Sometimes I like to look at diabetes with humorous shades on. It kind of numbs the pain.
Did you ever think that diabetes was overly ironic? I often do.
I can’t help but think about how many times I was prepared for a low blood sugar only to have a low during the one or two rare times I didn’t carry something.
What about the time I got the insulin pump? I was 16 years old. I was so sure it would make diabetes easier and doctors assured me my blood sugars would be much easier to control. Yet, two years after I got on the pump, I sat dumbfounded, wondering how I had managed to gain 20 pounds, have worse blood sugar management, and still feel that diabetes was impossible to control.
When I was a teenager, I thought, “exercise is always good” and took that literally. So when I had high blood sugars, I wouldn’t skip the soccer match or basketball game. I’d play. I later realized that might have caused me some nerve damage and who knows what else. (Slowly shaking head)
I remember a few years ago, when I discovered the possible dangers of aspartame and splenda, how betrayed I felt. When I was diagnosed, I was so happy to have diet coke, sugar free jello, and crystal light, any time I wanted. So to find out that some damage to my health may have been caused by what had long been my sweet tooth savior-well, you can bet I threw my hands in the air and much like Tarzan, yelled “Whyyyyyyy?!”
Diabetes is ironic. Your effort level can be at 100% and your health might simultaneously be at 80%. Someone else’s effort level might be at 50% and their health be at 85%. That’s right. Diabetes can be a silly slap in the face. What will we learn next that will be contrary to what we know now? I mean, I try to keep my blood sugars around 100. Will there soon be a news flash to kindly let me know that has been the wrong thing to do all along? We’re sort of aiming in the dark, folks. I think this is where our faith steps in. Me personally…I try to have faith that I just do what seems to be right based on info I have today and when that changes, I change, and hopefully, my body will hold out and I’ll get some kind of reward in the end. When I don’t see a reward right away, I’ll have to try to assume there is one on the way.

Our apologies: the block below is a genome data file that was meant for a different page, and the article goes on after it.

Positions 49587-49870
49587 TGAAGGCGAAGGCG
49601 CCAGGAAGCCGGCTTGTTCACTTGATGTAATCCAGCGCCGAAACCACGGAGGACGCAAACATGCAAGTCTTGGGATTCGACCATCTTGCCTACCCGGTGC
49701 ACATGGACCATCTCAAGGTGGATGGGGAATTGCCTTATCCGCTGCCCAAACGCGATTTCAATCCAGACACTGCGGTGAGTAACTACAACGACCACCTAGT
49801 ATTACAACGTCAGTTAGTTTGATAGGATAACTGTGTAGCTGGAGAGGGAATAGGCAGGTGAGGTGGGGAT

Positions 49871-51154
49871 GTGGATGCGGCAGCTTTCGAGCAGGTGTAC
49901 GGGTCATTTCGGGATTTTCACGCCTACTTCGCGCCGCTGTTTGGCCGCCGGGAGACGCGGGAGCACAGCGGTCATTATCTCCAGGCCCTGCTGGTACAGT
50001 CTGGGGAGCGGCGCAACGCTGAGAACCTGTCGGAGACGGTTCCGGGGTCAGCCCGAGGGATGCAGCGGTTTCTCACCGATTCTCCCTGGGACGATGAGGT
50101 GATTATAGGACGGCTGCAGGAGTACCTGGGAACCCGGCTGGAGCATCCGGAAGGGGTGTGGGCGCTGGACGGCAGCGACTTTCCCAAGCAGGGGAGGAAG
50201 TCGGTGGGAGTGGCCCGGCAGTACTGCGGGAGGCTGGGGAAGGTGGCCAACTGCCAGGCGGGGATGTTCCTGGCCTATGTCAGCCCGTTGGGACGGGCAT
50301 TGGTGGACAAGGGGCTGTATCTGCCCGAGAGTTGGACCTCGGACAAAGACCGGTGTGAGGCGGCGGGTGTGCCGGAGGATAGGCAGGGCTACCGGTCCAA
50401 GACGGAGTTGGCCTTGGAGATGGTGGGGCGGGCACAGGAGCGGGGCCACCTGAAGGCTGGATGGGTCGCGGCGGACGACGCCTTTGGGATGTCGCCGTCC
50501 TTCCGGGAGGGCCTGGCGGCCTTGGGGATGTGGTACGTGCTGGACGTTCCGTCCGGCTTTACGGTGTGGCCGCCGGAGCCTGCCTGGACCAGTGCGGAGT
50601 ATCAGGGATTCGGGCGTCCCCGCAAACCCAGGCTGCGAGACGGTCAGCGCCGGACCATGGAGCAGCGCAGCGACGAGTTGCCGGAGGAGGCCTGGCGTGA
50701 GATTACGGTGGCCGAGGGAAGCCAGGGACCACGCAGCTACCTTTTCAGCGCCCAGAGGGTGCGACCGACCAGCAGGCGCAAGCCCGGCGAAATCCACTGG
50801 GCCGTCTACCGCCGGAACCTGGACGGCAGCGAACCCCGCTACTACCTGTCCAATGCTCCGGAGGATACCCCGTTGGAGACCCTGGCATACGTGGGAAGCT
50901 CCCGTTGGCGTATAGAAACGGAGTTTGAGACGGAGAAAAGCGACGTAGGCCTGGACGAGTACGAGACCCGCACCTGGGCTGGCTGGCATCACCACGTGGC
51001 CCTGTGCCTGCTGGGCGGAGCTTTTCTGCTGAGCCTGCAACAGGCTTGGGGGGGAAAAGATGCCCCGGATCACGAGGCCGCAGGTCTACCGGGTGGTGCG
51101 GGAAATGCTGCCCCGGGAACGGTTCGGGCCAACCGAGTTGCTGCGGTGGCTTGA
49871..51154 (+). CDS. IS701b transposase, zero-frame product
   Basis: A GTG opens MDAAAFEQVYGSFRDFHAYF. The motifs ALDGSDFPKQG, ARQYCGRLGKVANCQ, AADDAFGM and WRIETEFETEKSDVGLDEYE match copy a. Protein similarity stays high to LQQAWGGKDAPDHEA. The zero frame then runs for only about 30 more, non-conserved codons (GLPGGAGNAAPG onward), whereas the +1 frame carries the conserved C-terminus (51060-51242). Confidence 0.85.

Here is something interesting: Supposedly…my chances for developing PCOS (polycystic ovarian syndrome) rose by A LOT when diagnosed with type 1 diabetes (then it rose more with my high blood sugars). This led to my ovaries dropping more eggs at a time than the normal one per month. According to doctors I have spoken with, this syndrome I have might have very well been the reason for my twin pregnancy. So there is a good chance diabetes gave me my wonderful twin babies. A crazy way to look at it? Maybe…but I’ll take all the positive I can get out of diabetes. (Big cheesy smile)
Do you think diabetes is ironic?